Monday, December 12, 2011

The "Rain Man," auto theft, and his 1949 Buick Roadmaster



“Rain Man,” like "Breathless" and "No Man's Land" centered on the theme of the empty man. Tom Cruise plays a superficial, slick, hard driving, but quasi-legitimate importer of luxury performance automobiles named Charlie Babbitt. Caught in the middle of a financial crises involving four grey-market Lamborghinis, Charlie seems posed to either attain success he desperately craves, or lose his shirt. Scenes between Charlie and his loving girlfriend reveal he is boorish and emotionally dysfunctional. The story thickens with news of his father death in Cincinnati. Returning home to see to the estate, the secrets of Charlie’s past begin to come to light. We learn the source of his troubled personality lay in his youthful theft of this father’s classic Buick Road Master convertible. That joy ride, prompted by paternal callousness, has shaped the rest of his life. Angered at his father, Charlie ran away from home and in the intervening years it seems Charlie has worked to prove he was his father’s equal. Not surprisingly, given the nature of their conflict he seeks to achieve it with automobiles. In one final sign of abandonment, Charlie is left nothing in his father’s multi-million dollar will except, in a final parting shot, his father bequeaths him the aforementioned Road Master and several prized rosebushes.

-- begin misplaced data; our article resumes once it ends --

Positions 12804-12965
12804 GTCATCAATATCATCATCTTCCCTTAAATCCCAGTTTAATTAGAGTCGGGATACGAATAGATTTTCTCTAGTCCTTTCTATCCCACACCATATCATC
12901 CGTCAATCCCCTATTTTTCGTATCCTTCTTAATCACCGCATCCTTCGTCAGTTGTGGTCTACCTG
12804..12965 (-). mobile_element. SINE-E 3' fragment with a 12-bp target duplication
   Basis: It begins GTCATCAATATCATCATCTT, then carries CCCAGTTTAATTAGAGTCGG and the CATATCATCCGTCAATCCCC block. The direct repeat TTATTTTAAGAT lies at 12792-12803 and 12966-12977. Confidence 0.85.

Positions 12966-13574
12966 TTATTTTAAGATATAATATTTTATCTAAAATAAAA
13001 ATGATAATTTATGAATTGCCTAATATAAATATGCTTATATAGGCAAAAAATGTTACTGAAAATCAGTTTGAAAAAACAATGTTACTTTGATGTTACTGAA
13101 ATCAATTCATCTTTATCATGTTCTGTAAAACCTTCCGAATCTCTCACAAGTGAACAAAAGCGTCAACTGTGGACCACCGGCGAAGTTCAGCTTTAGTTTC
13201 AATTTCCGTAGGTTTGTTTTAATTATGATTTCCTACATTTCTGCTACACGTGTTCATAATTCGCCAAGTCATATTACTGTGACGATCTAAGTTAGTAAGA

But here the story takes another turn. Charlie learns the estate was left to autistic brother Raymond (Dustin Hoffman) that he never knew he had. Hoping to squeeze half the money out of his brother's executor, Charlie kidnaps Raymond. Forced by the peculiarity of his brother’s conditions to drive cross-country to California in the Road Master, Charlie is inadvertently put on the road to deeper level of self-discovery and masculine redemption. As the trip unfolds, we learn that the callousness of Charlie’s father toward him resulted from the role inadvertently played in Raymond’s institutionalization: Raymond accidently injured Charlie by scalding him. It might also be the case that because both brothers shared their father’s love of the Road Master—and here we see again the automobile as women, in this case the missing mother—his is father’s latent anger with Charlie was deepened then by an Oedipal conflict over the car. As Charlie rediscovers love for his brother and need to responsibility, the audience realizes that his attempt to achieve autonomous manliness selling exotic but soulless European vehicles was always doomed to failure. His salvation lay in a return to the classic American car, and key to his own salvation. By the end of their journey together, Charlie realizes he must put Raymond’s needs before his own but this evolution in sober manly responsibility reconciles him with his girlfriend and brings put him on the road to a happy future.

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